Can tax credits help small businesses grow?

Investment tax credits are gaining steam among Minnesota lawmakers, but entrepreneurs are less enthusiastic.

Issei Kato/Reuters/File
A money changer shows some one-hundred US dollar bills at an exchange booth in this November 2010 file photo. Cornwall argues that tax credits geared towards investing in small businesses do nothing to help create jobs or kicksttart the market.

Lee Schafer of the Minneapolis Star Tribune called me the other day to see if I had any information on the effectiveness of angel investment tax credits for a story he was writing.

I told him that all that the tax credit programs do is speed up or slow down investments (to take advantage of their timing).  There is no evidence that they increase angel investment whatsoever. They are not the job creator politicians claim when enacting these programs.  (See my arguments in my editorial at the WSJ).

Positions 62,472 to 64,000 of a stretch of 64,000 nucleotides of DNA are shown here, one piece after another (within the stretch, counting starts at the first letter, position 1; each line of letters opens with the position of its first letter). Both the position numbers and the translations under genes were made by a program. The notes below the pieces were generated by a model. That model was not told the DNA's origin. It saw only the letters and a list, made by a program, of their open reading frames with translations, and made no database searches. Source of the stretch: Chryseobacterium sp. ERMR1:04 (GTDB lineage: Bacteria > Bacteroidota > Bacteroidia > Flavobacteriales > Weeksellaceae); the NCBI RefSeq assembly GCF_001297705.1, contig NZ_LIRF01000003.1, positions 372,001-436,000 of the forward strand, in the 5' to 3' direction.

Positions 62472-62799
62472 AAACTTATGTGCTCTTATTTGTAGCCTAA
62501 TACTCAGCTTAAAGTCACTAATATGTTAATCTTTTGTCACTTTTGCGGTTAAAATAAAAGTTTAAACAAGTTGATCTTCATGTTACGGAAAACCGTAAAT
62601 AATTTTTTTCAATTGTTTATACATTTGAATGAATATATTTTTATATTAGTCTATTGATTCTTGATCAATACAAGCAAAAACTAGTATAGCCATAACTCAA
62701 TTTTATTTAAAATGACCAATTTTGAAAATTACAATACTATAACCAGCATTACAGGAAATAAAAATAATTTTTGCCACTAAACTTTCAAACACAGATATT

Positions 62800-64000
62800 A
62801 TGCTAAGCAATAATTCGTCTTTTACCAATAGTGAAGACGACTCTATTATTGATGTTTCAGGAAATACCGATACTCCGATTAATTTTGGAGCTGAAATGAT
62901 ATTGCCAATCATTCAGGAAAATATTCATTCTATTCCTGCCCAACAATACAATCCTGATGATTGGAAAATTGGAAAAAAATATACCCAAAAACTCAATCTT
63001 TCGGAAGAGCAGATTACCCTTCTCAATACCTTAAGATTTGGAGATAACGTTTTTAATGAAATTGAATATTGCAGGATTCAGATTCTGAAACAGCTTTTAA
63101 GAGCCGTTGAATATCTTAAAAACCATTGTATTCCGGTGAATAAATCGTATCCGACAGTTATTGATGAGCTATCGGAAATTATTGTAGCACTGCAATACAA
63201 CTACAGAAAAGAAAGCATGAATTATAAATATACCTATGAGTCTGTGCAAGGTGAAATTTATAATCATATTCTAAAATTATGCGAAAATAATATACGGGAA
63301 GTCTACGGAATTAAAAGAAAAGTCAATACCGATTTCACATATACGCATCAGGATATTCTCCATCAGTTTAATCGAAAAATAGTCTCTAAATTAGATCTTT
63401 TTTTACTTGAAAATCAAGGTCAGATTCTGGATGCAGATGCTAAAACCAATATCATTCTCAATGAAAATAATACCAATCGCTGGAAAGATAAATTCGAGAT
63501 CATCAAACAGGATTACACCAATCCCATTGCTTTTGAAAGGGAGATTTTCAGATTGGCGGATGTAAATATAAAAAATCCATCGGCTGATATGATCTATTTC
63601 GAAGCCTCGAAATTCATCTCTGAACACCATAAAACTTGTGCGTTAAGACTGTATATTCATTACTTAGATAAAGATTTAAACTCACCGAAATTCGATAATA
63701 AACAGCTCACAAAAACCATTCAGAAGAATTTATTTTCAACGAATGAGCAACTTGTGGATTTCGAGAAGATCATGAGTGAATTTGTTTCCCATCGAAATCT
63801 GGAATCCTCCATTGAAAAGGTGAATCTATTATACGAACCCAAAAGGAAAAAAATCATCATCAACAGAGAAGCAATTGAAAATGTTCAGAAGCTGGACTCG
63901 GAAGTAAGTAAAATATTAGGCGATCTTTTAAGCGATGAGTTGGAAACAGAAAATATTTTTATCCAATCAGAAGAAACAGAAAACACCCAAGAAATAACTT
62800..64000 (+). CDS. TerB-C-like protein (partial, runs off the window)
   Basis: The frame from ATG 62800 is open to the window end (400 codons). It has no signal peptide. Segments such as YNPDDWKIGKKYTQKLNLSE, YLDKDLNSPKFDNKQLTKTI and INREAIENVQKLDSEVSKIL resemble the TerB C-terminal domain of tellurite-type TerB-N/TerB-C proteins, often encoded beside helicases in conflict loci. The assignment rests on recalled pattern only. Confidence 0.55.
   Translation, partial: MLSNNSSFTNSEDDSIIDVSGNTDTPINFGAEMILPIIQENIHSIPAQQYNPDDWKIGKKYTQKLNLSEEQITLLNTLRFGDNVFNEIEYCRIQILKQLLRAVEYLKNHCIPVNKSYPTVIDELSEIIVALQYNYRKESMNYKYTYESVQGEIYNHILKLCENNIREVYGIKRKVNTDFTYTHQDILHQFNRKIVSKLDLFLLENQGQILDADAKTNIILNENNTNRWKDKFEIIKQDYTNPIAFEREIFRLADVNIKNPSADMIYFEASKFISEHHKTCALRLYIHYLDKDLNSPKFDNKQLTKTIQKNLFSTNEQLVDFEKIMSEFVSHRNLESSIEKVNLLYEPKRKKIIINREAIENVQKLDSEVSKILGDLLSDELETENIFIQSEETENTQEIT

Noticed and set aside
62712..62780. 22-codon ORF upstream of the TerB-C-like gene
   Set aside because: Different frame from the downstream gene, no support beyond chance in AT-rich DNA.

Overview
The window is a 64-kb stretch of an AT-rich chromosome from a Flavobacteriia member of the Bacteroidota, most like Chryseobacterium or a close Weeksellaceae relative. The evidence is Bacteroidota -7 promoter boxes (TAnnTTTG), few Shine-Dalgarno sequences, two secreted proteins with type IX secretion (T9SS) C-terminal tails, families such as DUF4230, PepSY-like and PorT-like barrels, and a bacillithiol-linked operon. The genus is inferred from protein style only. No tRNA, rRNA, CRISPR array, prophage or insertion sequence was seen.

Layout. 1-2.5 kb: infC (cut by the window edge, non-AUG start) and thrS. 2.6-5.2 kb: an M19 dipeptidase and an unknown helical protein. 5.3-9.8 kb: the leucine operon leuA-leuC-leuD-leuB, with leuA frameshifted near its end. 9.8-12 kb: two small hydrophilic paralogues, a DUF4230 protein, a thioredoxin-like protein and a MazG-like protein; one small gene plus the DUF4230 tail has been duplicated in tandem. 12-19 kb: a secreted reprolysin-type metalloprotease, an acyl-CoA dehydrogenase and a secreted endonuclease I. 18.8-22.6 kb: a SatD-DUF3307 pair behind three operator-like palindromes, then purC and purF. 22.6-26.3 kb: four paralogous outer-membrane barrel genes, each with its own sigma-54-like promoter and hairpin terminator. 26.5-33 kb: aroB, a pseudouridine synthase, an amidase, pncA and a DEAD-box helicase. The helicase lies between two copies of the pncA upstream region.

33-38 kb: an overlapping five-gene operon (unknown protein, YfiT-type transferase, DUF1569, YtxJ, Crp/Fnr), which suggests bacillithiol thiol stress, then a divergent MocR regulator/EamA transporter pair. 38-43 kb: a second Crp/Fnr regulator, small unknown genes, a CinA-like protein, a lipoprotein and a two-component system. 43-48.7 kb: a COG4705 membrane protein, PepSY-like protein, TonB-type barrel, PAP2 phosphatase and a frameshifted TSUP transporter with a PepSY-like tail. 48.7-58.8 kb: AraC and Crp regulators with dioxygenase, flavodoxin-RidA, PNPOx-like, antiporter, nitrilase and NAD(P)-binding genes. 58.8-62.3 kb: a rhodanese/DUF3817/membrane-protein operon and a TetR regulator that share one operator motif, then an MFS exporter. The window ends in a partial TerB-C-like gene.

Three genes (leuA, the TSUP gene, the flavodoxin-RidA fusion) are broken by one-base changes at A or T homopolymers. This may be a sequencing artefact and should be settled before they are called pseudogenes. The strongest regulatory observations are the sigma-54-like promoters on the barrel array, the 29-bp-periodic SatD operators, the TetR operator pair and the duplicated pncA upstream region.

In his investigation of the program in Minnesota he found strong support among politicians for the program, but very little support from entrepreneurs.

Plymouth-based start-up MetaModix Inc. raised about $1 million earlier in 2012, and its investors got about $254,000 in credits. Co-founder and CEO Kedar Belhe said “most of my investors did not look at it as a requirement, they looked at it as a bonus.” He said any real investor commits to a deal only after first carefully considering the odds of losing everything vs. winning big.

One stated that because the Minnesota program was about to run out, he would have to wait until additional credits were approved to fund raise, since angels will sit on their hands until credits become available.  They will invest, but will wait until they can qualify for another check from the government.

Angel investment tax credit are yet another misguided program that may be based on good intentions, but that has none of the desired impact on business formation or on job creation.  We just can’t afford ineffective programs like angel tax credits during a time when we don’t have the luxury to give away tax revenues.

Schafer puts it this way:

The Minnesota program is a straightforward, get-a-check-from-the-taxpayers subsidy for purely private business activity, so it’s remarkable that the allocation has lasted this deep into the year. It’s remarkable as well that angel credits have such broad bipartisan support when the economic case remains mostly unproven.

If we are going to use the tax code to help entrepreneurs, just cut taxes and let the market do what it does best.

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